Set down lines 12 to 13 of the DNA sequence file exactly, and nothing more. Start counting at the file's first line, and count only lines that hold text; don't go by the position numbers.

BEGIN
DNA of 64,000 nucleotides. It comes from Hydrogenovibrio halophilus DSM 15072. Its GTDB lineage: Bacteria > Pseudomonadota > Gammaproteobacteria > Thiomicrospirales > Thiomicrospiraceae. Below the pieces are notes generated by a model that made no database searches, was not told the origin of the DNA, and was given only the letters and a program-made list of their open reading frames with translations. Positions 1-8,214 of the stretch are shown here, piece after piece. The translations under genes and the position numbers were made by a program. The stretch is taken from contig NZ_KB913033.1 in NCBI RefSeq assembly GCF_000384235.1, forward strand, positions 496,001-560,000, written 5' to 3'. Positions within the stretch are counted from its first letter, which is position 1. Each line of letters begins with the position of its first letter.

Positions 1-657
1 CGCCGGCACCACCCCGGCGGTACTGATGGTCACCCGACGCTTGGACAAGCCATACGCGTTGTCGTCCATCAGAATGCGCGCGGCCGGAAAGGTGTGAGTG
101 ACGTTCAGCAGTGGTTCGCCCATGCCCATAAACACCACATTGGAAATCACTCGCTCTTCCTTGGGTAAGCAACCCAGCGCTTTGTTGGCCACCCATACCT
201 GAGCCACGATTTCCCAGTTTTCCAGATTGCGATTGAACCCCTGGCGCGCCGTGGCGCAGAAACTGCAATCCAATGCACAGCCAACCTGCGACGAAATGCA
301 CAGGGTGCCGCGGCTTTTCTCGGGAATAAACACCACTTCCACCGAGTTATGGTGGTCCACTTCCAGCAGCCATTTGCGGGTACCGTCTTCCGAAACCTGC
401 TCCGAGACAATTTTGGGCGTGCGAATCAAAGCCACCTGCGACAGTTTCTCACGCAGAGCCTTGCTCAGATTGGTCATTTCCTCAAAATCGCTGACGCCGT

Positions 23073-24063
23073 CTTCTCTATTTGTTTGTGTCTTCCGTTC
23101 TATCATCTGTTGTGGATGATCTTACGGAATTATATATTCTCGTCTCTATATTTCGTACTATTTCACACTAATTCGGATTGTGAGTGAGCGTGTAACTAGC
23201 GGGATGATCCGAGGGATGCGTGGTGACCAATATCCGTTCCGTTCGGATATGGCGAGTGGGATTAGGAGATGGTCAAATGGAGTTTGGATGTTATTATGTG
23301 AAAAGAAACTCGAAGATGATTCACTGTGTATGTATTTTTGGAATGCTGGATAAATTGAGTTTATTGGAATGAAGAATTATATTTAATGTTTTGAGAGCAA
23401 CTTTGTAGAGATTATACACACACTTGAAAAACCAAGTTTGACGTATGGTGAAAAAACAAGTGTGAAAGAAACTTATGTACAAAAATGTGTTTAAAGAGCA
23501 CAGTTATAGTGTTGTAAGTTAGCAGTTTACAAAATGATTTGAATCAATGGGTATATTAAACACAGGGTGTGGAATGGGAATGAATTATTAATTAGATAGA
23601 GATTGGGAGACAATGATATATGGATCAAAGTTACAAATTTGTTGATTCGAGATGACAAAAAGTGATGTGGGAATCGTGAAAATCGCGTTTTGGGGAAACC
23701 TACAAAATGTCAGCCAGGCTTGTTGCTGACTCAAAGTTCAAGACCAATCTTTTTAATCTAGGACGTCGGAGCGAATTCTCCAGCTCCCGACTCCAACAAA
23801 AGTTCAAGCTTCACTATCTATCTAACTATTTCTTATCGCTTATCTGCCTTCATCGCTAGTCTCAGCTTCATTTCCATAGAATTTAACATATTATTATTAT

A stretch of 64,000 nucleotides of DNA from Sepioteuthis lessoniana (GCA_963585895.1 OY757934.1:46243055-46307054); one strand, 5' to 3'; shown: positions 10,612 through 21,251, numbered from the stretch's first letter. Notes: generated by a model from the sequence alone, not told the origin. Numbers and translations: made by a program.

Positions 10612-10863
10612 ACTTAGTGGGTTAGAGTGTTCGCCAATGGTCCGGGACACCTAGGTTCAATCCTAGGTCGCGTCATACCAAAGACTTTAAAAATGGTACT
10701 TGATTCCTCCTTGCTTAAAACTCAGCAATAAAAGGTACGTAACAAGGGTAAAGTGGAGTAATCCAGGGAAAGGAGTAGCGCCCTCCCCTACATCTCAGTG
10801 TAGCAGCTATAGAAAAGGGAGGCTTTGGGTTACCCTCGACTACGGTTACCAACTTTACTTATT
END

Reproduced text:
23301 AAAAGAAACTCGAAGATGATTCACTGTGTATGTATTTTTGGAATGCTGGATAAATTGAGTTTATTGGAATGAAGAATTATATTTAATGTTTTGAGAGCAA
23401 CTTTGTAGAGATTATACACACACTTGAAAAACCAAGTTTGACGTATGGTGAAAAAACAAGTGTGAAAGAAACTTATGTACAAAAATGTGTTTAAAGAGCA